Grayness and depression.
Dear Esther: Landmark edition for PS4 could very well be the most boring game I have ever played. This narrative driven exploration game literally put me to sleep. Yes, after strolling around a grey and ugly island for about an hour, listening to a man reading from his letters to Esther, I fell asleep in my chair. Actually, calling this a game is a huge overstatement, because it doesn’t seem to have any interactions at all. There are no puzzles or mysteries to solve, except holding the joystick forward and and listening to the emerging story once you reach certain points on the map. Oh well it’s my own fault for not checking it out you Youtube before buying. Wasn’t really that expensive anyway.
Many people seems to like the track I posted a preview of on Instagram the other day, so I’ve decided to finish it. Been working on it today and I think it’s turning out great. Still have to name it though…
I re-connected my old Sega Dreamcast today and tried out some of the old games. One that still holds up perfectly is REZ, originally released in 2001. What a great and addictive game that is. It plays like a psychedelic music video version of William Gibson’s vision of cyberspace. You are this polygon avatar that has to fly around in the matrix and watch out for various geometric constructions out to get you. All while digging the interactive techno music. It’s impossible playing this game and not moving your feet to the beat.
Deep, melodic, progressive house music. I think this tune will fit nicely with the other tracks on my next album.
Somebody asked my why I don’t do remixes anymore. Well I did a lot of them, for quite a while. You can listen to most of them here. I’ll try to explain why I stopped. When I started remixing other artists it was more or less just for fun. This was back in the early days of mp3.com, when independent artists actually could make a buck from their music by uploading it to the mp3.com web site. Think late 90s, before the first internet bubble. Through that site and a few other I got in contact with artists like Mystical Sun and Dimbodius. I would do “swap-remixes” which meant I would remix someone and they would remix me. No money involved and I only remixed tracks that I liked. Although I’m still waiting for my Mystical Sun remix, Richard. 😉
One thing led to another and suddenly I would get requests to do more high profile stuff, like cover “remixes” of Klaus Schulze and Jean-Michel Jarre. Then when I started to produce more dance oriented music I got requests to do those kinds of remixes, which I did.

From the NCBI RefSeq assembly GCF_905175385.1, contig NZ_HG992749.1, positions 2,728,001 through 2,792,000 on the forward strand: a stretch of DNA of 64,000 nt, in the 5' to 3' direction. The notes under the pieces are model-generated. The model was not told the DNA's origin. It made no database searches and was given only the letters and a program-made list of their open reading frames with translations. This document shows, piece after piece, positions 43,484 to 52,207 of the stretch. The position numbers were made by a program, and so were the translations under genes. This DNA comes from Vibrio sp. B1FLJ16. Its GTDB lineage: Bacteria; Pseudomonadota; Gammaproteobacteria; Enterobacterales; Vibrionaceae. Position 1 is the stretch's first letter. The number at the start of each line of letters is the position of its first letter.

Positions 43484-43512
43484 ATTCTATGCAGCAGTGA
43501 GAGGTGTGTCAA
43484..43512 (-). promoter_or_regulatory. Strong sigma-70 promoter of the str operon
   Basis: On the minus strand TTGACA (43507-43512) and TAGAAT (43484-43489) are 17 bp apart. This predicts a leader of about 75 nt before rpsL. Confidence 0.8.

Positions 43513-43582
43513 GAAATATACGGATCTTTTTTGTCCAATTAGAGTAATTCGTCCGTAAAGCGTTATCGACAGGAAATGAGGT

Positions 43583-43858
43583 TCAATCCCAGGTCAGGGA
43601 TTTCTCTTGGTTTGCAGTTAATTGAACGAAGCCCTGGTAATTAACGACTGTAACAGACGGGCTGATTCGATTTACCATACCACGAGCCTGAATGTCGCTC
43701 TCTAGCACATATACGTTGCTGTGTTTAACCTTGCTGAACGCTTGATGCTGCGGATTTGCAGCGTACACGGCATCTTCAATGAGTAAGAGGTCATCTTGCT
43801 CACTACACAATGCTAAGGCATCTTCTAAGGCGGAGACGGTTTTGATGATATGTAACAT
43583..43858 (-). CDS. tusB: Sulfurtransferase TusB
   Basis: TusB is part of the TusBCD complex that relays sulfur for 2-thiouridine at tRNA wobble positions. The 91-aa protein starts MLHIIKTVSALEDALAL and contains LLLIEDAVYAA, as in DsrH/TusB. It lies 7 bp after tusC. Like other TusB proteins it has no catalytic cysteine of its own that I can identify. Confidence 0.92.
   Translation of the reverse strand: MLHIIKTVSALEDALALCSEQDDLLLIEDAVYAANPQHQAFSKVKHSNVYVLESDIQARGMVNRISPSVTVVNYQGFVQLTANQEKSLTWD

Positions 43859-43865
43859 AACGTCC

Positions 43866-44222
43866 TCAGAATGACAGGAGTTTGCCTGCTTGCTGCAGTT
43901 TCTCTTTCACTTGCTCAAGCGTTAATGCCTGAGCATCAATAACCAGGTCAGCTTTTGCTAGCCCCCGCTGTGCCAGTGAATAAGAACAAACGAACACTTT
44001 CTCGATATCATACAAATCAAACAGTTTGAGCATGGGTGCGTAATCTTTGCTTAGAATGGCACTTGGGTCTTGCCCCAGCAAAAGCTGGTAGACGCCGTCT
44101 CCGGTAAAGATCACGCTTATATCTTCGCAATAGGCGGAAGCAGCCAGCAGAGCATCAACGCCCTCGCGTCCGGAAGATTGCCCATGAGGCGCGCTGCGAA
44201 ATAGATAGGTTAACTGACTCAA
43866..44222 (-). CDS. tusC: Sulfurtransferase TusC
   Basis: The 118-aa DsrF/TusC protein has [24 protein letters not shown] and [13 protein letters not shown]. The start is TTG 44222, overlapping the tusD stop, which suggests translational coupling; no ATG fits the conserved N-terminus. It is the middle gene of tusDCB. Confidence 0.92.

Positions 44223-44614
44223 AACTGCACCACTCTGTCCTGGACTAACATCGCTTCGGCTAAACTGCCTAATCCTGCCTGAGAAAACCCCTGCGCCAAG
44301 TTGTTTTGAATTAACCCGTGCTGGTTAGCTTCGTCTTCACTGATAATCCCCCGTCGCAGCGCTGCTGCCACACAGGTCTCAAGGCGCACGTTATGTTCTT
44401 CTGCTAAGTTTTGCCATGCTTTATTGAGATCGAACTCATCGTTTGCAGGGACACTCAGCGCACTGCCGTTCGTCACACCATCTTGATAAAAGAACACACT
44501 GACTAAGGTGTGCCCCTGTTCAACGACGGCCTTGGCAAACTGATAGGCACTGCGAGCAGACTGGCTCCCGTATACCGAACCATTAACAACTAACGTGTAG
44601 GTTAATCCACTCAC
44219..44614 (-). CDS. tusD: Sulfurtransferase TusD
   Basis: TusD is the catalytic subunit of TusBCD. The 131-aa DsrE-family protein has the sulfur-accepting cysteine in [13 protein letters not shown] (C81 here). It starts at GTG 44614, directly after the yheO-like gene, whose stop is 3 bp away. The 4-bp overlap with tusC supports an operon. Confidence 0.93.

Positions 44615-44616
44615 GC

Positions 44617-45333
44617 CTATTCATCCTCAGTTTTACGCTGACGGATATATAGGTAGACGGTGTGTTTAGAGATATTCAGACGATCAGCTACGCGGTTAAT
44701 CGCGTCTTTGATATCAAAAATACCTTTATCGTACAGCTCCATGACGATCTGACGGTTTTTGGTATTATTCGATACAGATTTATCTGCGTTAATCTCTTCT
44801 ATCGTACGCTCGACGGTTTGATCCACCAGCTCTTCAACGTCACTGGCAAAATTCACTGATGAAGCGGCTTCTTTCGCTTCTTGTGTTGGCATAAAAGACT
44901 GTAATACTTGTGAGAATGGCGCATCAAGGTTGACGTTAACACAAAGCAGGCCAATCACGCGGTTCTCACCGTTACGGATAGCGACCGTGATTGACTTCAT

But the thing is, it was always more or less for free. The deal was I would get 50% of the income, but there was always a floor of say $100. So I wouldn’t get any money until my remix made at least $100. Being this was remixes of usually lesser known artists on lesser known labels.. Guess what I made from remixing all these tracks from the mid 2000 onward. You guessed right. I made $0.
Please don’t misunderstand me. If you’ve produced electronic music for as long as I have, you’re not in it for the money. The green I’ve made from my music during all of these years are about the same amount that I make one month working with web design and development. But you get to the point where it’s not fun anymore to put all this time and effort into making these remixes. You get zero payment from it and once the remix has been delivered to the label, that’s that and you basically never hear anything else about it. No feedback, no nothing.
Still I thought if I keep doing this long enough someone important will notice and I will get that brake, that chance to do a remix that really matters. Well that didn’t happen. When I started thinking about how I instead could have produced a couple of my own albums, the decision to stop doing remixes wasn’t that hard to make.
So there you have it. I quit remixing other artists because it didn’t lead anywhere. I rarely got any feedback and it took away time and inspiration that I could have used for my own music.
So busy at work right now. When I’m back home I’m just too tired to do anything creative. Instead I’m playing computer games and watching The night manager. Two more days until the weekend… Hopefully the creative juices will start flowing again by then.
So I started playing Metal Gear Solid V, The Phantom Pain today. The intro is BONKERS. It’s one hour of shaky cam and cut scene bonanza. You start out having to crawl SLOWLY through bloody hospital floors while Keifer Sutherland in bandages urges you to hurry the fuck up. At the end you’re riding bareback through the woods while chased by some crazy ass fire god on a burning unicorn.
So this track I’ve been working on and off for a couple of weeks kind of took off today when I introduced a sound from my Access virus. The arpeggio on this thing really is amazing. So easy to make interesting melodies. The old Virus has more or less become my go to synths for the melodic stuff in my tunes.
It’s been a pretty intense week at work so I haven’t really had much energy left in the evenings to do music and such. I have a few seeds of tracks that I continue to work on whenever I feel like it so hopefully I can get something done this weekend. I also should get going with installing that Nintendo Gameboy amp mod I bought…
Yesterday I got a little package from my favorite online shop Thonk. It was the DIY version of the 4ms Rotating Clock Divider. It’s a clock devision device for my modular. It will replace my Doepfer A160, which is cool but doesn’t fit all my needs.